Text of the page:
"Readers will hardly be able to pull themselves away from the layered story lines and well-developed characters. . .set in a vivid world inspired by India and the Middle East, mythology and monarchy, filled with enticing narration and action." —Library Journal, starred review  

     

    “Ambitious and highly readable . . . Banker (the Ramayana series) impressively depicts the loyalties and rivalries of a huge cast while moving his enormous story at cinematic pace through scales personal, political, and cosmic . . . Fans of doorstopper epic fantasy will devour this tale of gods and princes.” 

    Publishers Weekly 

      

    "Upon A Burning Throne is a tale told with masterful control over the narrative. The pace never slackens and the story is never offered up at the altar of world-building details. Upon A Burning Throne is undoubtedly a compelling read—it is one of those 'on-the-edge-of-your-seat' novels which keeps the reader hooked on right till the end. I would, therefore, recommend it to all lovers of fiction.” 

    —A Hindu's View

  • excerpts
    Prologue, Epilogue 

    The Given Avatars

    Year 207 of Chakra 58King Gwann1

    Burn. 

          King Gwann’s kindly eyes widened. 

          The single word had not been uttered by the high priests chanting sonorously in classical Ashcrit. It had come from the altar itself. 

          The stonefire had spoken. 

          He stared at the fragment of rock that lay in the center of the large white pentangle. The altar was five times the normal dimensions—​twenty-five yards on each of its five sides, instead of the normal five yards. The tiny pebble of stonefire was a mere black dot in the center of the ash-carpeted ground. The silverwood barrier that formed the five lines of the pentangle provided further protection to the priests, ministers, nobles, and servants who sat on the periphery of the sacred space. 

          The priests had insisted on this precaution, and Gwann had agreed gladly. His desire for a successful ceremony was outweighed by his inborn terror of stonefire. To a Krushan, it was a great source of power, the searing fire a response to the call of their ancient blood. But to any non-Krushan, it was evil incarnate.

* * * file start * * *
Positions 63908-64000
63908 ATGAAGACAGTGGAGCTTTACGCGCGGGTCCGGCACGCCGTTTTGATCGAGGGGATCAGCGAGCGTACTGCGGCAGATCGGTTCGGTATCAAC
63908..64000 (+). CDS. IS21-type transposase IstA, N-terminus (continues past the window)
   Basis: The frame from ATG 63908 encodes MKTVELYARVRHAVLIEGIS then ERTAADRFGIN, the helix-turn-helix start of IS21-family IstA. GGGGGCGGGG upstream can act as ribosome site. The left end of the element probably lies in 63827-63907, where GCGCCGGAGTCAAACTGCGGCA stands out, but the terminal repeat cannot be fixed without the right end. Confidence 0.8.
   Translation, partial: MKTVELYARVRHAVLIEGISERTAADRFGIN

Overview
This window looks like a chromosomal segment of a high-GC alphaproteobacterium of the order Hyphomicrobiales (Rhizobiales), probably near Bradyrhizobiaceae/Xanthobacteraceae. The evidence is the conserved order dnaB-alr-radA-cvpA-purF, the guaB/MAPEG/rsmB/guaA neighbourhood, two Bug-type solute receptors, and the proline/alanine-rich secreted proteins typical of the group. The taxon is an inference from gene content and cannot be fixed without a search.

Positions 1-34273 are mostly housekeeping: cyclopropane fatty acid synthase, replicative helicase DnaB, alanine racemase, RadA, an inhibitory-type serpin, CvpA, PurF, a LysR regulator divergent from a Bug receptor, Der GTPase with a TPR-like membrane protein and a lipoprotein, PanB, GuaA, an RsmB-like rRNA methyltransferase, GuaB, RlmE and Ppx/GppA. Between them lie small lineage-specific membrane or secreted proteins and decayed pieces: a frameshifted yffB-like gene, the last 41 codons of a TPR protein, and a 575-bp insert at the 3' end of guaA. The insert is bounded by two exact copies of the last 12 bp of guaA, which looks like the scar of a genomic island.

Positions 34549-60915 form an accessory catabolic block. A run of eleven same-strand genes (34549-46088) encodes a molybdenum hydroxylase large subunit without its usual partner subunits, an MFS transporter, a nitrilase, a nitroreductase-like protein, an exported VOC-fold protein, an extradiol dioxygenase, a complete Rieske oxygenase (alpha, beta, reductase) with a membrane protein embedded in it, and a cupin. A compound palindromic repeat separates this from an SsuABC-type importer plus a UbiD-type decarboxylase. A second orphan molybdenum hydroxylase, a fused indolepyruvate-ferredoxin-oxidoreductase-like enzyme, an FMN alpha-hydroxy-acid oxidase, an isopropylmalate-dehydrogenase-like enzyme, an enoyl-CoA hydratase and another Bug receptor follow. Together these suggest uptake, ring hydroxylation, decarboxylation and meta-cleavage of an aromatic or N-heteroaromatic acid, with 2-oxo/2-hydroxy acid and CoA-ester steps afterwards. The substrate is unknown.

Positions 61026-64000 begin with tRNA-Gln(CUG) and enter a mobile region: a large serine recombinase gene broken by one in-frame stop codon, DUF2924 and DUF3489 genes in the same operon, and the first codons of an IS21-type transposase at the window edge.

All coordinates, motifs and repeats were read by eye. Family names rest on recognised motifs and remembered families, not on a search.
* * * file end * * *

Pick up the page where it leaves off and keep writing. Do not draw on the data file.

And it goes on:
It had cost several scores of lives just to obtain the precious, cursed thing itself. Stonefire was not officially banned, because the Krushan knew that there was no need to ban it. The wretched substance could take care of itself, and then some. Scores of Gwann’s bravest and boldest had sacrificed their lives to acquire and smuggle it across the Burnt Empire and into Gwannland. A few had been betrayed, others were killed fighting bandits as well as smugglers who had caught wind of the enterprise, but the vast majority of those brave warriors had been killed by stonefire itself. Despite all precautions—​special yards-long silverwood tongs to handle it, a silverwood casket to contain it, and even two silverwood shields, all devised at great cost—​the wicked thing had found opportunities to lash out at its abductors and burn them to ash during the long, perilous journey. 

          Among them was Jonasi, Gwann’s late wife’s brother and his most trusted champion. With him and most of his elite king’s guards lost in the desperate quest, Gwann was left with nothing more than a few platoons of untested recruits and broken veterans. His capacity for war, or even defense, was gone. Gwannland’s coffers, bare. Gwannland’s natural resources, taken. The war against Guru Dronas had cost him everything, and the price he had paid for mere survival had been the better half of his entire kingdom. Gwannland was now Gwannland only in name. 

          All he had left now was this final, desperate gambit. 

          The Ritual of Summoning.

    2

    And what did Gwann hope to achieve by this arcane ritual? 

          Vensera had asked him the question when he first spoke of it several months ago, after the war with Dronas ended.